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    Quote Originally Posted by RolandJS View Post
    How does one clean off the contacts of a touchpad?
    Same as any other; there's nothing special about them. Of course, you have to take the keyboard off, but that's going to happen anyway.

  6. #6
    Silver Lounger RolandJS's Avatar
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    Youse all are a lot braver than I am!
    "Take care of thy backups and thy restores shall take care of thee." Ben Franklin revisited.
    http://collegecafe.fr.yuku.com/forum...-Technologies/

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    Are you able to boot up into the advanced boot options to select Repair your Computer so as to navigate to the Recovery Environment to either use the Startup Repair or the restore points.

    It may boot up with a System Repair disk, but if your Win 7 install disk doesn't include SP1 then it may reject it as not being compatible when you select the Repair your Computer option.

    A couple of weeks back I restored my other Toshiba Win 7 laptop from a system image and it wouldn't boot up after the reboot.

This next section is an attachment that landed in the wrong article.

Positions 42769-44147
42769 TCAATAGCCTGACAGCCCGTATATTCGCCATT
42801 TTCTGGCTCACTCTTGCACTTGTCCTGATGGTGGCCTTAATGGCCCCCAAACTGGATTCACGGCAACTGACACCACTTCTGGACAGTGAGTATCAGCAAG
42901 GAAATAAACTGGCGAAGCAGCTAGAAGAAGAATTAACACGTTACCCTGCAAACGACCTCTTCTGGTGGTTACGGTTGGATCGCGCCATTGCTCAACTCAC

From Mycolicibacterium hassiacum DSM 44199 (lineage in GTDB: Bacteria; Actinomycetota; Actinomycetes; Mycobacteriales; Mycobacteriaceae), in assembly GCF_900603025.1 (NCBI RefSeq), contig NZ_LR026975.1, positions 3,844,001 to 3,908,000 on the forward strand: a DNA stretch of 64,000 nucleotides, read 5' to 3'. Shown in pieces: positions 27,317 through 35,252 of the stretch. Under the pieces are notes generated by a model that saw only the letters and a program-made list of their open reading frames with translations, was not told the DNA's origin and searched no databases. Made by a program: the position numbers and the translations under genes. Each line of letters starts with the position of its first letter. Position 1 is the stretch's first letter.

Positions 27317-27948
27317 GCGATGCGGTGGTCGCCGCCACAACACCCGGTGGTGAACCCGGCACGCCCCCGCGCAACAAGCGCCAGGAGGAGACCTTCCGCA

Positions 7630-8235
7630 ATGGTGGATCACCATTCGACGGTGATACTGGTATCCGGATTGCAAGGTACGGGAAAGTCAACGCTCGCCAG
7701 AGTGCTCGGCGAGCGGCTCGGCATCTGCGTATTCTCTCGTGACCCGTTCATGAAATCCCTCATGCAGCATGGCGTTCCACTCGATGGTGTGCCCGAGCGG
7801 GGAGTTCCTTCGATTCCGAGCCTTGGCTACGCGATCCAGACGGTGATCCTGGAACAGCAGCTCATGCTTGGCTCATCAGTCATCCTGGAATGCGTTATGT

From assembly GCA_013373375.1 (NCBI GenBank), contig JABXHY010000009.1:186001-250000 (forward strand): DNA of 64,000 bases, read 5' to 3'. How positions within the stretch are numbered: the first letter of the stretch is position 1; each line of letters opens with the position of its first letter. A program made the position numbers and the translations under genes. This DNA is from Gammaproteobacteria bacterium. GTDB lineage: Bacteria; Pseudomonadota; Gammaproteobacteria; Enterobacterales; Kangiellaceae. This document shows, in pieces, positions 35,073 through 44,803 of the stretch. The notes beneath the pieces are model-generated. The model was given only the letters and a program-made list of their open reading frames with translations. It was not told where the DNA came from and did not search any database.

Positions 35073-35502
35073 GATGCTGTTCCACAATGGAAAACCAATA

Having found that it would only boot up with a SP1 install disk but freeze shortly after, I took it in under extended warranty and they changed the North Bridge chip.

    Not saying this is your problem but Win 7 machines are getting a bit long in the tooth now - I've had that one about 6 years now although it wasn't getting used as much, having been relegated to a secondary machine.

  8. #8
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    Quote Originally Posted by Caesar3 View Post
    Battery's in; power is plugged in; the lights for Power and the hard drive both come on, but nothing starts up. When I press the On button, I can hear a faint electronic sound, but nothing else happens. So I hold down the On button till the light goes out.